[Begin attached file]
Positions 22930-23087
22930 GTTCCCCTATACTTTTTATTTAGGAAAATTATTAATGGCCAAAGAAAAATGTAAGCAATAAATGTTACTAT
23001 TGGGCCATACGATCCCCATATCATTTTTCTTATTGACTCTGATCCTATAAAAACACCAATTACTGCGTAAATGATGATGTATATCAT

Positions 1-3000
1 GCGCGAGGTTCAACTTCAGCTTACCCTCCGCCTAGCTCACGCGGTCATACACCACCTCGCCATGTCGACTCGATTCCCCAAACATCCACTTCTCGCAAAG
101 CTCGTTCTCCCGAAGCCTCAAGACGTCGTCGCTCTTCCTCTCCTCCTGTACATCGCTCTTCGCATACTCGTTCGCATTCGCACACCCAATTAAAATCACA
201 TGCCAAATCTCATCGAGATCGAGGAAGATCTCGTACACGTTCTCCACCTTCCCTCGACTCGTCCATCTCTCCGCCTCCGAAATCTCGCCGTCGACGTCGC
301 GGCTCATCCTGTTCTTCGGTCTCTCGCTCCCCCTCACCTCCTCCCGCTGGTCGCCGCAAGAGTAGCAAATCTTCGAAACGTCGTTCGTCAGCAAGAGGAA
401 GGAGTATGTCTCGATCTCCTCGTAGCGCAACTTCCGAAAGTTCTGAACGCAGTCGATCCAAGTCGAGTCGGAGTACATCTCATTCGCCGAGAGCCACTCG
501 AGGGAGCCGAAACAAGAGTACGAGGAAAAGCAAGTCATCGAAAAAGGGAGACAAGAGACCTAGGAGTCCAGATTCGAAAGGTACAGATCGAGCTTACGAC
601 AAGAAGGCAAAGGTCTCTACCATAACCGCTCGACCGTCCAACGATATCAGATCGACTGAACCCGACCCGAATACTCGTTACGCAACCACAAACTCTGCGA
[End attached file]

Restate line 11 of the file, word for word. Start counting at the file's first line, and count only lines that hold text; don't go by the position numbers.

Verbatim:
601 AAGAAGGCAAAGGTCTCTACCATAACCGCTCGACCGTCCAACGATATCAGATCGACTGAACCCGACCCGAATACTCGTTACGCAACCACAAACTCTGCGA